0

I came across this slide, which says that: Each tense has 4 forms

indefinite, continuous, perfect, perfect continuous.

I don't find it wrong, but however I didn't see it before and since the reference isn't authorized or reliable therefore I'm afraid that something here is wrong (as many posts or slides which spread on the internet). Is it considered a good way to learn tenses or it can be a problem somehow?

enter image description here

1
  • Comments are not for extended discussion; this conversation has been moved to chat.
    – ColleenV
    Mar 15 '19 at 16:12
1

Tense is a hard term to apply properly to English. We only inflect verbs (change the word itself) for person/plurality, perfect aspect, progressive aspect, and past (or preterite) tense.

When talking about grammar between languages, tense is one of the ways in which verbs change. It has to do with time. So, from that perspective, it is technically true to say we have three verb tenses - past, future, and present. However, most of the time these are marked with auxiliary verbs like will, did, have, or had. Only the past simple changes the verb itself.

Verb forms also have aspects, like progressive and perfect, and moods, like indicative, subjunctive and imperative. There's also the question of voice, being active or passive. In English, we inflect for progressive and perfect aspect, but not for anything else in that list. Mood and voice are indicated syntactically - by changing word order or adding or leaving out some words that might normally be used.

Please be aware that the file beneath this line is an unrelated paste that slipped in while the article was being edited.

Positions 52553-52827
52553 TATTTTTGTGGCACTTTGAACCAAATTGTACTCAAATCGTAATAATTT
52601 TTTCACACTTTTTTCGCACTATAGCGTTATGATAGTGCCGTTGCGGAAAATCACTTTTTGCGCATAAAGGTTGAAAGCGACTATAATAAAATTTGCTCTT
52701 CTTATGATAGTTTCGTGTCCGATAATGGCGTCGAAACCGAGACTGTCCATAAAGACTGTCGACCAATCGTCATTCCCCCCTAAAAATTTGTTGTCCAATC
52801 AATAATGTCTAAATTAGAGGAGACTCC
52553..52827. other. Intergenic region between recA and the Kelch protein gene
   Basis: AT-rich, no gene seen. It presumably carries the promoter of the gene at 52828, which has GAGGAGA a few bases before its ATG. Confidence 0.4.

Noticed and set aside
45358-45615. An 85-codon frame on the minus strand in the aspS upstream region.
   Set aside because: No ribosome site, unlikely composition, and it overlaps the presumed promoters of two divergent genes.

We don't usually use the term indefinite, but given what the slide says, I assume that they mean simple, which is the other aspect, the default aspect if you like. If so, then they have listed all the aspects/aspect combinations you can use - because sometimes a verb is both perfect and progressive, which is achieved by inflecting the verb itself for one, and the auxiliary verb for the other, adding another auxiliary along the way. So yes, you can make a three by two grid, one axis labelled "past, present, future" and the other labelled "simple, progressive, perfect, perfect progressive", and you get 12 different forms that verbs can take in English. However, it should be noted that the "present perfect" is a reference to the past, despite its name!

Yes, what they say is true, but it needs more explanation and has been put badly, and using terms that I would consider standard.

2
  • "would not consider standard" ?
    – Lorel C.
    Mar 15 '19 at 16:36
  • That's needlessly complicated, sorry. I do not think the terms are standard.
    – SamBC
    Mar 15 '19 at 16:37
0

I will summarize the many answers provided in comments. The content below reflects my own knowledge, as well as the views of the respective commentators.

  1. There are several (grammar) mistakes in the slide.
  2. The core information is basically correct. Notable issue: "indefinite" is actually called "simple".

So the core information is:

There are 2 tenses:

  1. Past Tense
  2. Present Tense
  3. Future Tense

Each of them has 4 forms:

  1. Simple
  2. Continuous
  3. Perfect
  4. Perfect Continuous.

As a result, we have:


  • Past Simple
  • Past Continuous
  • Past Perfect
  • Past Perfect Continuous

  • Present Simple
  • Present Continuous
  • Present Perfect
  • Present Perfect Continuous

  • Future Simple
  • Future Continuous
  • Future Perfect
  • Future Perfect Continuous
-1

No, My Dear Brother : 1)Present indefinite, Future indefinite ( Have 1 Form of Verb) Past indefinite (Has Second Form Of verb)

2)Present Continuous, Past Continuous, Future Continuous (Have 4th Form of verb)

3)Present Perfect, Past Perfect, Future Perfect (Have 3rd Form of verb)
Remember If we have continuous then we will use 4 foam of verb And If we Have perfect then we will use 3 foam verb My Dear Brother, I think so you Should Visit this Website

"english.naveedplace.com"

I am 100% Sure it will Make you understand Properly

Your Answer

By clicking “Post Your Answer”, you agree to our terms of service, privacy policy and cookie policy

Not the answer you're looking for? Browse other questions tagged or ask your own question.